|Wars||Total Deaths in Gaza||% Boys||% Girls||% Women||% Men||% Elderly||Source|
While still reeling from the shock of the October 7 Hamas attack, I’m disturbed to find evidence that over the course of the last three Gaza Wars the percentages of girls, boys, women and elderly among the dead has risen rapidly.michael spagat
We also compared the current fatalities to the demographics of Gaza overall using the latest MoH population data from 2022. The graphs below show the age distribution of deaths in the ongoing war against the age distribution of the overall Gaza population, for both men and women. These graphs do show some limited evidence of a bump of “fighting age males” – men between the ages of about 20 and 40 – in the current fatalities relative to their share of the overall population. However, this bump is fairly modest, and the overall demographics of the deaths track those of the population rather closely.
What conclusions can we draw?
Ultimately, if we make the (rather safe) assumption that most fighters of Hamas and Palestinian Islamic Jihad are relatively young adult males, we can draw several conclusions:
- First, since the MoH total fatalities numbers have proven to be relatively reliable in the past, it is safe to say that roughly 8,000 Gazans (and counting) have indeed been killed in the current war – much more than in the previous rounds of conflict.
- Second, we can say that a large proportion of the Gazans killed in the ongoing conflict must be civilians, given the considerable representation of adult women (24.1%), children of both sexes (33.8%), and the elderly (6.8%) among the dead.
- Third, with this same demographic logic, the proportion of civilians amongst all Gazans killed in the ongoing war must be substantially higher than it was in the 2014 and 2008 wars.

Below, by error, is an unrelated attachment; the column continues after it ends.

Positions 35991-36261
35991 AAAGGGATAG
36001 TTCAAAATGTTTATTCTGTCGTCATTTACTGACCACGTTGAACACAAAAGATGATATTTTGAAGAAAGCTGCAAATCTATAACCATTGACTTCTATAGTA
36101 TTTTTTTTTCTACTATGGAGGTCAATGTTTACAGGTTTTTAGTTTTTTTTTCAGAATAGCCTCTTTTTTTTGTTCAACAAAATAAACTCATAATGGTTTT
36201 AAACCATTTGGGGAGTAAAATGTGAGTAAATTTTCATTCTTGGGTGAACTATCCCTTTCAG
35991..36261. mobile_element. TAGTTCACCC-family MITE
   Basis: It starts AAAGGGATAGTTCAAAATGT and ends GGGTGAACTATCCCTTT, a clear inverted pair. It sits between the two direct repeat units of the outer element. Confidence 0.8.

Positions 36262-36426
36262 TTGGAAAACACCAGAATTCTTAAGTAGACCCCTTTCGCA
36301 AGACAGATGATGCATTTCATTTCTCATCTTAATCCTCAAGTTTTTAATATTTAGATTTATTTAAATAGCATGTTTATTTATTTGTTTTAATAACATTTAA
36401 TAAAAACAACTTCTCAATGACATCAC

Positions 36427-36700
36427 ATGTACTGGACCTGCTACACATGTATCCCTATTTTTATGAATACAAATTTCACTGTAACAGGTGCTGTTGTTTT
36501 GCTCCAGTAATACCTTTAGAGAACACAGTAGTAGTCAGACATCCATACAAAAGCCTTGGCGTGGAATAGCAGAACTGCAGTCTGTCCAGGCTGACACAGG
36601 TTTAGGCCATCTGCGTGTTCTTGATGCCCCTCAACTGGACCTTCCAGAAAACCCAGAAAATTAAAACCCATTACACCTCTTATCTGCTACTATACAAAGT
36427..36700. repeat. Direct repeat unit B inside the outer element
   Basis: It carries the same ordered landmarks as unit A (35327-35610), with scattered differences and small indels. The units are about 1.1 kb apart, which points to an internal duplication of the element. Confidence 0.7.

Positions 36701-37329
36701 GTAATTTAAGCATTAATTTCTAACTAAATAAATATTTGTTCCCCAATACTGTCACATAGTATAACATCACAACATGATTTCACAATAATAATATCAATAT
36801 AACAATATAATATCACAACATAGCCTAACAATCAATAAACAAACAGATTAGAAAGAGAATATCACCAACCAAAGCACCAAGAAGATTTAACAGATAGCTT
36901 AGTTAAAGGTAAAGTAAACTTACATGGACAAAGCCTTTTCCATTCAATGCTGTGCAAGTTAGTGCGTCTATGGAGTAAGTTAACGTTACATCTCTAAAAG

- Fourth, while there is a fighting age male bump in the current deaths, it is relatively modest in size – and the current fatalities are demographically broadly representative of the overall Gazan population. This too points towards the deaths being heavily civilian.
In sum, analysis of the fatalities data in the current war provides no reason to doubt the MoH. Instead, it suggests that the MoH is a reputable source of information for total fatality numbers and its most recent estimate that over 8,000 Gazans have been killed so far should be viewed as credible. In addition, an analysis of the demographics of those fatalities and a careful comparison of them to overall Gazan population suggests that – at least so far – most of the dead have almost certainly been civilians.
In short, while Joe Biden may have no confidence in the numbers the Palestinians are using, he probably should. Biden was right to react strongly against the heinous Hamas attack that can have no possible justification. But he was wrong to question the MoH figures, which are credible and give us good insight into the tragic consequences of Israel’s response.
Michael Spagat is a Professor of Economics at Royal Holloway University of London, Chair of Every Casualty Counts and Co-Chair of Action on Armed Violence. His current research is about accounting for death in war, the possible long-run decline in war, fabricated data in surveys conducted in war zones and the impact of drone strikes in Pakistan.
Daniel Silverman is an Assistant Professor of Political Science in the Carnegie Mellon Institute for Strategy and Technology (CMIST) at Carnegie Mellon University. His research focuses on international security, political psychology, and the politics of the Middle East and wider Islamic world.
Note this article first appeared on the website of Action on Armed Violence, a member of our Casualty Recorders Network.